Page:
What Are Your Core Business Values And Why Do They Matter?

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Have you ever taken time to pause and reflect on what your core business values are? The core values of a company act as a foundation for your organization. These will shape everything you build on top of that. 

Did you know that 63% of people say they want to buy from companies with a purpose that resonates with their own values and internal belief system?

But sitting down and writing your core business values is just the start. If you can figure out how to embed them into your company culture, they will help you achieve your business goals and manifest your ultimate vision. Over 50% of CEOs and CFOs believe that company culture affects productivity, profitability, creativity, and business growth.

In my experience as a business coach, far too many business owners don’t sit down early enough to define their core values and company culture. And what happens? More often than not, a culture is haphazardly concocted over time through the collective beliefs and experiences of everyone on your team.

As a leader of your business, you must clarify what your core business values are and use these as your north star at all times. Your values should explain why you created your business and the behaviors everyone should embody when representing your brand. Ultimately, they should help you make key decisions to achieve your short and long-term goals. Therefore, they must be authentic to your business, and they must be specific. This is key if you want them to resonate with you, your managers, and the rest of your team. 

What are core business values?

Think about your personal core values that have developed over time and continue to guide you through life. These may have come from your parents, friends, school, religion, or even politics—all of these factors influence and shape our personal values as people. 

Looking for a company core values definition? Your core business values work the same way as your personal ones. They’re a set of principles that help steer your business—and your team—forward, and over time, these values shape the culture and identity of your business. The best company core values will tell everyone why your business exists and provide a blueprint for how that business should operate on a day-to-day basis.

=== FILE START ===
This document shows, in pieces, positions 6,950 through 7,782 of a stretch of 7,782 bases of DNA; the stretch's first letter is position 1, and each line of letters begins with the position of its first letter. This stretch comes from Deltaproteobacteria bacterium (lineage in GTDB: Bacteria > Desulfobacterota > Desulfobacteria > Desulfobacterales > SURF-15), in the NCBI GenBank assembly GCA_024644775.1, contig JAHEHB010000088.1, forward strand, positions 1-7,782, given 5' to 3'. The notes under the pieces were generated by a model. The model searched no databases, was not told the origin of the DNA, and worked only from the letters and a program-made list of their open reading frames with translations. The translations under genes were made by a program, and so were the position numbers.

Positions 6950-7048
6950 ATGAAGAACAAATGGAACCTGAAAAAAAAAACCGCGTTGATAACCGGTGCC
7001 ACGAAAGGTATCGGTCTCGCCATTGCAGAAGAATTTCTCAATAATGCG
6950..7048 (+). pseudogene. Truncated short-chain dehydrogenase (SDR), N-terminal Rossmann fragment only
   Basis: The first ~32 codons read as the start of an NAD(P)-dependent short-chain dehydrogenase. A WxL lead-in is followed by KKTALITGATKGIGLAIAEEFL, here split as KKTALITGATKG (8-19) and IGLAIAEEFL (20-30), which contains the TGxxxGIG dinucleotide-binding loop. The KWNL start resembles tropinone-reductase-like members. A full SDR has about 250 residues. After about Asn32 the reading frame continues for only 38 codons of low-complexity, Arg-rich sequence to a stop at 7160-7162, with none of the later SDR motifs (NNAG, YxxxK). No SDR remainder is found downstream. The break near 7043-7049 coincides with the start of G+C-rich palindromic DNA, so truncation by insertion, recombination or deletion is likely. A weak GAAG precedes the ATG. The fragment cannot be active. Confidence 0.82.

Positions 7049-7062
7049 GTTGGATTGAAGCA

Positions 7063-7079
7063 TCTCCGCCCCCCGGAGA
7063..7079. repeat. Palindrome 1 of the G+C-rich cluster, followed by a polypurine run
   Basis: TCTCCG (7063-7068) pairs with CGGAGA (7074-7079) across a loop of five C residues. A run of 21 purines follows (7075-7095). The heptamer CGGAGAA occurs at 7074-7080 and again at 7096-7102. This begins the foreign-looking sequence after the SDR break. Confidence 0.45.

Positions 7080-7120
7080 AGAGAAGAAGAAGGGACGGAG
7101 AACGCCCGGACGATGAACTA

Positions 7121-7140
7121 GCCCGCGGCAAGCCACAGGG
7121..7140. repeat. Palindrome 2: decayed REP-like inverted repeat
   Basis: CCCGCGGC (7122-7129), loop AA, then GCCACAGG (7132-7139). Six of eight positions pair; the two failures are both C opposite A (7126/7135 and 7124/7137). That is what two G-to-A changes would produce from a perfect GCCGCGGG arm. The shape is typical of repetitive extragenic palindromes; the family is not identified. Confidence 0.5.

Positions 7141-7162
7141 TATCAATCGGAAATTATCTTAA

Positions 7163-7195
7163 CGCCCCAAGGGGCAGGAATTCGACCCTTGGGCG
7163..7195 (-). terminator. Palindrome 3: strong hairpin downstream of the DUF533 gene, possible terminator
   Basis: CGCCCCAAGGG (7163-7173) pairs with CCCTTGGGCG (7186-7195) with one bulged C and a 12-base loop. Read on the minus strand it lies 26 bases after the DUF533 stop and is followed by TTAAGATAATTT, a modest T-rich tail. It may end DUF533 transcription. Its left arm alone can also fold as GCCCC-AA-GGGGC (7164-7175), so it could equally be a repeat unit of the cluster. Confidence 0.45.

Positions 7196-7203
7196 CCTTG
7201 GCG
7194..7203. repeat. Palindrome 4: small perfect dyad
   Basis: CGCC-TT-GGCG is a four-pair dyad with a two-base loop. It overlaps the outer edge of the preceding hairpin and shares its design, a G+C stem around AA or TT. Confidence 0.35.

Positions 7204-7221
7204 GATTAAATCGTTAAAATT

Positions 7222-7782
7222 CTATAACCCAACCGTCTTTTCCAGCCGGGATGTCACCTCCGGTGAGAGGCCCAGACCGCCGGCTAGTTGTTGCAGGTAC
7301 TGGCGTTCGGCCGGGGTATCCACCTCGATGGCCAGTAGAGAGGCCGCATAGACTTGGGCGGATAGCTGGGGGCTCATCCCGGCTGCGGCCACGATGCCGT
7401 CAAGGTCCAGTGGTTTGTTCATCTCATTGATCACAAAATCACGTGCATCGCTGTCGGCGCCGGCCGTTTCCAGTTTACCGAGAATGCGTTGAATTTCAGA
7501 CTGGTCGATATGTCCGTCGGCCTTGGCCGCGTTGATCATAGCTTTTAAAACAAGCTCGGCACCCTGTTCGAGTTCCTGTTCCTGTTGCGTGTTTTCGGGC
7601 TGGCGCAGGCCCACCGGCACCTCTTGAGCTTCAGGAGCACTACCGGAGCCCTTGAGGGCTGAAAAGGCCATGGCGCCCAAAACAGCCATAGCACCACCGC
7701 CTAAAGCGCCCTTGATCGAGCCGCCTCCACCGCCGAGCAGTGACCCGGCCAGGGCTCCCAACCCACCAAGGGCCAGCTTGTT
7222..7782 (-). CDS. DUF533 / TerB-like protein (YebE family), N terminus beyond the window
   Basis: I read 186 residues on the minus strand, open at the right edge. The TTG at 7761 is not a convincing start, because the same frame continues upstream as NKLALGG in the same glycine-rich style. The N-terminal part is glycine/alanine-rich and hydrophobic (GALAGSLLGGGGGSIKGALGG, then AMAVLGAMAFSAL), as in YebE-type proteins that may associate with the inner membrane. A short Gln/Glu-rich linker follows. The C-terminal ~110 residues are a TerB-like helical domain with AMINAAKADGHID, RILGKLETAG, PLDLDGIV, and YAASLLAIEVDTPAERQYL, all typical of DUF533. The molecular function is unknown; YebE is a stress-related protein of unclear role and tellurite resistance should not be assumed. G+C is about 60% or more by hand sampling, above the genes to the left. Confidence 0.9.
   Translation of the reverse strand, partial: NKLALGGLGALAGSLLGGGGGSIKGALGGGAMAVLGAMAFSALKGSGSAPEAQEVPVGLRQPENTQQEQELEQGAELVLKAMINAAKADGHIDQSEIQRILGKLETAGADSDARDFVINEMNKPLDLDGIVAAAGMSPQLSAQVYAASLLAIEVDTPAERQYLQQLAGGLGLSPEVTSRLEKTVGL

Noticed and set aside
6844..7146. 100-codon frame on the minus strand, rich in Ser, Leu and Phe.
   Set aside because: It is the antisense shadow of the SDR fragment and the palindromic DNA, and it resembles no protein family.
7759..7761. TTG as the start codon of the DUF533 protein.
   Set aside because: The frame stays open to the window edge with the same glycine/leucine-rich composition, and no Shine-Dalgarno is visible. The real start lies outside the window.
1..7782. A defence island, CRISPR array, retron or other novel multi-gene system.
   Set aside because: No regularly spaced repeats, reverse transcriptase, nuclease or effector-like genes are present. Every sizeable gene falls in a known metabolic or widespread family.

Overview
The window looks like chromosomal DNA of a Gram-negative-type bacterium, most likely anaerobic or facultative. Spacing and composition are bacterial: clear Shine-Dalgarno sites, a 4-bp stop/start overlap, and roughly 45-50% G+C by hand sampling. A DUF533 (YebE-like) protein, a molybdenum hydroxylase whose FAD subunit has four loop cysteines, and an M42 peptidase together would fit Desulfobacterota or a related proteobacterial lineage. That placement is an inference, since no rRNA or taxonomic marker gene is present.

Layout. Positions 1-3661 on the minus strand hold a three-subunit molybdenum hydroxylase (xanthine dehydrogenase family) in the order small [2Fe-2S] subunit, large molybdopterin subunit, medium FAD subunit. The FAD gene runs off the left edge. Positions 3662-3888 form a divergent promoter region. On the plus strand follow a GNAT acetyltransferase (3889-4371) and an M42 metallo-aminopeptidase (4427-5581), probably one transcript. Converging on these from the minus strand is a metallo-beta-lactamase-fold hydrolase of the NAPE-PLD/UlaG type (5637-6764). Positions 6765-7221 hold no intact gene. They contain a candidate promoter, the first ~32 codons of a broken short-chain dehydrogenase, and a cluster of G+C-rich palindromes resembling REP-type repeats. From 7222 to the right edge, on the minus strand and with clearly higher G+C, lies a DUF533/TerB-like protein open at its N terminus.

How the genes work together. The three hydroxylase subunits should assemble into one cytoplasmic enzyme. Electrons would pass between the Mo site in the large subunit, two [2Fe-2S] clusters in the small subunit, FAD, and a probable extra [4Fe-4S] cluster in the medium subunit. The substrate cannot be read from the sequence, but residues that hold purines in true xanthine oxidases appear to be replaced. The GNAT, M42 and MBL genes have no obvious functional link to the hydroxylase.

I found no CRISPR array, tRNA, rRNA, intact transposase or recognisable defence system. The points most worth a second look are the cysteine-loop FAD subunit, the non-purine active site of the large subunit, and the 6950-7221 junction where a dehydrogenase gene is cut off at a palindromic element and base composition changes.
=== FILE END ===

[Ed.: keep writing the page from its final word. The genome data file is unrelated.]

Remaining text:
However, if you want your core business values to matter, they must clearly define how you want your whole business (and the people in it) to operate, behave, and interact. 

You can also think of your core business values as a moral code for the company. These values help you make key decisions, including how you treat customers and clients and how colleagues treat each other.  

Why do core business values matter?

Essentially, your core business values become the heart and soul of your business. Every decision you make will be made with your values in mind. And when they’re carefully crafted and executed, your core values will help you build a thriving internal and external business environment. 

Harvard Business School Professor Emeritus James L. Heskett states that company culture can make as much as a 30% difference in corporate performance.

Here are some of the most significant benefits of defining and implementing your core business values as early as possible.

You'll attract customers with similar values

There’s an increasing trend for customers to want to buy products and services from companies that align with their own beliefs and values. So if you can clearly articulate your core business values, you’ll be able to attract more of the right customers to your business—and these are the kind of customers you want.

Why? Because they’re the customers who will buy from you over and over again, tell their friends about you, and sing your praises till the end of time.

Your clients will understand what your company stands for

Similarly, new clients also care about what your company believes in. If your values align, they’re far more likely to choose to work with you than a competitor.  

Similarly, new clients also care about what your company believes in. If your values align, they’re far more likely to choose to work with you than a competitor.  

A business relationship built on shared beliefs and principles will be much stronger than one that isn’t, which is why defining your core values, articulating, and embodying them can give your business a distinct competitive advantage.

Your employees will be more motivated and engaged

A study showed that a staggering 9 out of ten people are willing to earn less money if it means they can do more meaningful work by joining a company whose beliefs align with theirs. Just let that sink in for a moment.

Defining and living your core business values will help you attract the right employees to your organization, whom all share similar beliefs. This will unite your team and decrease the chances of people leaving to work with competitors. 

Explaining your values and the reasons behind them to employees helps them better understand your business goals and will drive them to work harder to achieve them. Plus, they will be more engaged and motivated at work.

Your marketing and internal comms teams' will find their task easier

Finally, if your marketing and comms teams understand your core business values, they will be able to align their internal and external messages with those and create consistency. Plus, they’ll be much more likely to succeed in attracting sales leads. Authenticity is key for building trust, and you can’t be real with anyone unless you know what you stand for and why.   

How to define your core business values

Be unique

It’s easy to look at massive, successful companies like Google, Facebook, and Disney and try to mimic what they do. But the truth is, every business is unique, and that is your strongest competitive advantage—if you embrace who you are and can show people this.